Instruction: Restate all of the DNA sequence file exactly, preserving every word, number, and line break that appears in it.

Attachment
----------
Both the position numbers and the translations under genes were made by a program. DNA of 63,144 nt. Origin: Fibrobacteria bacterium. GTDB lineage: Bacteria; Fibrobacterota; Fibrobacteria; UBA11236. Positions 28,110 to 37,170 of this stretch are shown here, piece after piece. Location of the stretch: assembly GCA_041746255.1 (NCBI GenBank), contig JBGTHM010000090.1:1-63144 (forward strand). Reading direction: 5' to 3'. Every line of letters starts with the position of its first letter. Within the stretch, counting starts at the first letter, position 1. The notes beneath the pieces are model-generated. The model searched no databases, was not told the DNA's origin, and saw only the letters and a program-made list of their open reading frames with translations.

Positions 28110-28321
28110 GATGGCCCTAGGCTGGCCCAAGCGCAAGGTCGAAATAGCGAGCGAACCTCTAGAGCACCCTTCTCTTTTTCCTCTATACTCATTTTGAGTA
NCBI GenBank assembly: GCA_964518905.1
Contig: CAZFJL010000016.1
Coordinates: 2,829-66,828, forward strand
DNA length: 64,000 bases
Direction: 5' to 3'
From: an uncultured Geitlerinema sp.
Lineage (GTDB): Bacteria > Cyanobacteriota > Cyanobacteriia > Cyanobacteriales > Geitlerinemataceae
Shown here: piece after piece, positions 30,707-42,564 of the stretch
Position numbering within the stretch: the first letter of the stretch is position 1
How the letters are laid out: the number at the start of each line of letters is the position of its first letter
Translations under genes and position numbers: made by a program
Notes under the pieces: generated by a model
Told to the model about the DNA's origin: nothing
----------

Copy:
Both the position numbers and the translations under genes were made by a program. DNA of 63,144 nt. Origin: Fibrobacteria bacterium. GTDB lineage: Bacteria; Fibrobacterota; Fibrobacteria; UBA11236. Positions 28,110 to 37,170 of this stretch are shown here, piece after piece. Location of the stretch: assembly GCA_041746255.1 (NCBI GenBank), contig JBGTHM010000090.1:1-63144 (forward strand). Reading direction: 5' to 3'. Every line of letters starts with the position of its first letter. Within the stretch, counting starts at the first letter, position 1. The notes beneath the pieces are model-generated. The model searched no databases, was not told the DNA's origin, and saw only the letters and a program-made list of their open reading frames with translations.

Positions 28110-28321
28110 GATGGCCCTAGGCTGGCCCAAGCGCAAGGTCGAAATAGCGAGCGAACCTCTAGAGCACCCTTCTCTTTTTCCTCTATACTCATTTTGAGTA
NCBI GenBank assembly: GCA_964518905.1
Contig: CAZFJL010000016.1
Coordinates: 2,829-66,828, forward strand
DNA length: 64,000 bases
Direction: 5' to 3'
From: an uncultured Geitlerinema sp.
Lineage (GTDB): Bacteria > Cyanobacteriota > Cyanobacteriia > Cyanobacteriales > Geitlerinemataceae
Shown here: piece after piece, positions 30,707-42,564 of the stretch
Position numbering within the stretch: the first letter of the stretch is position 1
How the letters are laid out: the number at the start of each line of letters is the position of its first letter
Translations under genes and position numbers: made by a program
Notes under the pieces: generated by a model
Told to the model about the DNA's origin: nothing